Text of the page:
You do find some younger people here but in a much smaller scale, mostly because of our service system, our drinks profile and also due to the pricing – it is a higher level within the area of the mall itself, which is located in a more expensive area of the city.

Do you think having a cachaçaria at this level helps de-stigmatize  prejudice against cachaça itself?

Aline Telles: Yes, there is some prejudice when it comes to cachaça in Brazil – Ypióca is exported to more than 40 countries around the world, and is a respected brand abroad. However, when it comes to Brazil, people here do not view the brand the same way they do other spirits like whiskey or tequila. Our proposal with this space is to help to break this perception by bringing the product to a shopping mall in order to demonstrate that there a certain level of sophistication to cachaça.

Do you have plans to open other branches of the cachaçaria in other places?

Aline Telles: When we first started the project, we immediately thought of making it a franchise – our dream is that the Cachaçaria Ypióca will be able to expand to other areas in the country and also to other places in the state of Ceará – we have already had several proposals even from people outside the country but we believe that this is still a pilot project that is still in a development phase, and as an industry we have to improve this idea of a more sophisticated bar.

Gisela Telles: And there is also the fact that not only the drinks here are made exclusively with cachaça – the dishes are all prepared with it, including the feijoada and the mariscada.

Among all the different varieties of Ypióca, which is your personal favorite?

Gisela Telles: We don’t drink (laughs).

Aline Telles: Nobody in the family drinks, actually.

You’re kidding, right?

Aline Telles: I don’t really know how to explain this – we do respect the product, and I did taste all the cocktails that we serve here. But it was just a taste. And that goes for any alcoholic beverage – I rarely drink wine or champagne myself. We do participate in the production and all, but we are not exactly consumers. This comes from the way we were brought up – our father doesn’t drink either, and this influenced us. Our friends do drink, but we don’t. Even our younger brother, when he hangs out with his friends, he won’t even have a caipirinha. He’ll go with coconut water instead.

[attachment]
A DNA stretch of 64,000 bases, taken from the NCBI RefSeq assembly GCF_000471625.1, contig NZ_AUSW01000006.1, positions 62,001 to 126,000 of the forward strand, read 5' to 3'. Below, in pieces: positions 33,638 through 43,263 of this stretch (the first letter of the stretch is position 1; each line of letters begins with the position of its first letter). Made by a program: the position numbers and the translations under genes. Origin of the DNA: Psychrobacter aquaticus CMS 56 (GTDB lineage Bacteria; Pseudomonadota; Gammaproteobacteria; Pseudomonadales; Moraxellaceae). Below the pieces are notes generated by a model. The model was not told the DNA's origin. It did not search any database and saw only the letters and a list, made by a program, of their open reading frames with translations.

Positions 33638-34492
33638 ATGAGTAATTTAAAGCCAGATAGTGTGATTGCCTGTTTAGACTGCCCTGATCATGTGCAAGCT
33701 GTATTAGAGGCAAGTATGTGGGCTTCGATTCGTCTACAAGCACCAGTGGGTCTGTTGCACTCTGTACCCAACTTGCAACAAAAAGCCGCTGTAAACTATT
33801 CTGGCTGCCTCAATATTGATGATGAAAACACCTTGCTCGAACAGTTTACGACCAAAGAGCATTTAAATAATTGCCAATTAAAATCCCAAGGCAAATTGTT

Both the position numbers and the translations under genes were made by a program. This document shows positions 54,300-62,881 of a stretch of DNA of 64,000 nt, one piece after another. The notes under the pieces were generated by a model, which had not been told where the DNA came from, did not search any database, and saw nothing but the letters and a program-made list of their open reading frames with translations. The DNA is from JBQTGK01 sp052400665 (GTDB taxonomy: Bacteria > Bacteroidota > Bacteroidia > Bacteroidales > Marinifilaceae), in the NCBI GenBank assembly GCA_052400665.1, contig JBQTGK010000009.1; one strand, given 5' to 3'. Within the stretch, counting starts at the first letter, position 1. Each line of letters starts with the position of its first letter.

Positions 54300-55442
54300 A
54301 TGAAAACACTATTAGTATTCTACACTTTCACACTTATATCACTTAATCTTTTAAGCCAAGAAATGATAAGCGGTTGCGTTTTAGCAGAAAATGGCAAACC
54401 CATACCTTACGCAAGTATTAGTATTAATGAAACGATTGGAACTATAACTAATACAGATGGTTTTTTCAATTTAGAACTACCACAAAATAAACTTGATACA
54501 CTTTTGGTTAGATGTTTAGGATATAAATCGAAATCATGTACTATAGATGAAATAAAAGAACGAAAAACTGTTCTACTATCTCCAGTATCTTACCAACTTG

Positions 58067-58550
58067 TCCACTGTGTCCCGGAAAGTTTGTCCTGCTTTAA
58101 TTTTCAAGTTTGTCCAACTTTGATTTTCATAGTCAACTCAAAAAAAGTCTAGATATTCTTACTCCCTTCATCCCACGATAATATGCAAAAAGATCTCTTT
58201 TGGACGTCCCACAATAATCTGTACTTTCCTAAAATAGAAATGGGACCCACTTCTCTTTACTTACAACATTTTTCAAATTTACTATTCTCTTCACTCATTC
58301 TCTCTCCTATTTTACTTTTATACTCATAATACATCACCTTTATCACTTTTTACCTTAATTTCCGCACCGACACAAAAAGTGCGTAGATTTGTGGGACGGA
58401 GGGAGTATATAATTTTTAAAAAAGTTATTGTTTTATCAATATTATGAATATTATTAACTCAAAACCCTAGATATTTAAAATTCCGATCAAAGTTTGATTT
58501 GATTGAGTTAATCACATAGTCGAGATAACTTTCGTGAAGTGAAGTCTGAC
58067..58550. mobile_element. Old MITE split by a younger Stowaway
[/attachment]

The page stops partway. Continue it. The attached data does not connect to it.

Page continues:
When you opened this place, what was the initial reaction?

Aline Telles: At first, I don’t think people grasped the concept. Maybe because we had this sophisticated ambiance, people would actually walk in and they wouldn’t realize it was a cachaçaria. We were very discreet when we started, and then we noticed that people were not connecting the venue with the brand. It was then that we decided to expand the menu that people finally noticed what the whole idea was. I guess people didn’t really get it then because cachaçarias had never taken off in Ceará as they did in the São Paulo and Rio de Janeiro markets.

Gisela Telles: People soon started to discover that this place was not only about cachaça, but that you could come in and have lunch or dinner, so gradually the public began to notice us mostly through word of mouth. But after working hard on the promotional side, now we have a much larger crowd that comes here, thank Goodness.

For more information on Ypióca and its products, visit

Ernest Barteldes is a freelance writer based on Staten Island, New York. He can be reached at This article appeared in The Brasilians.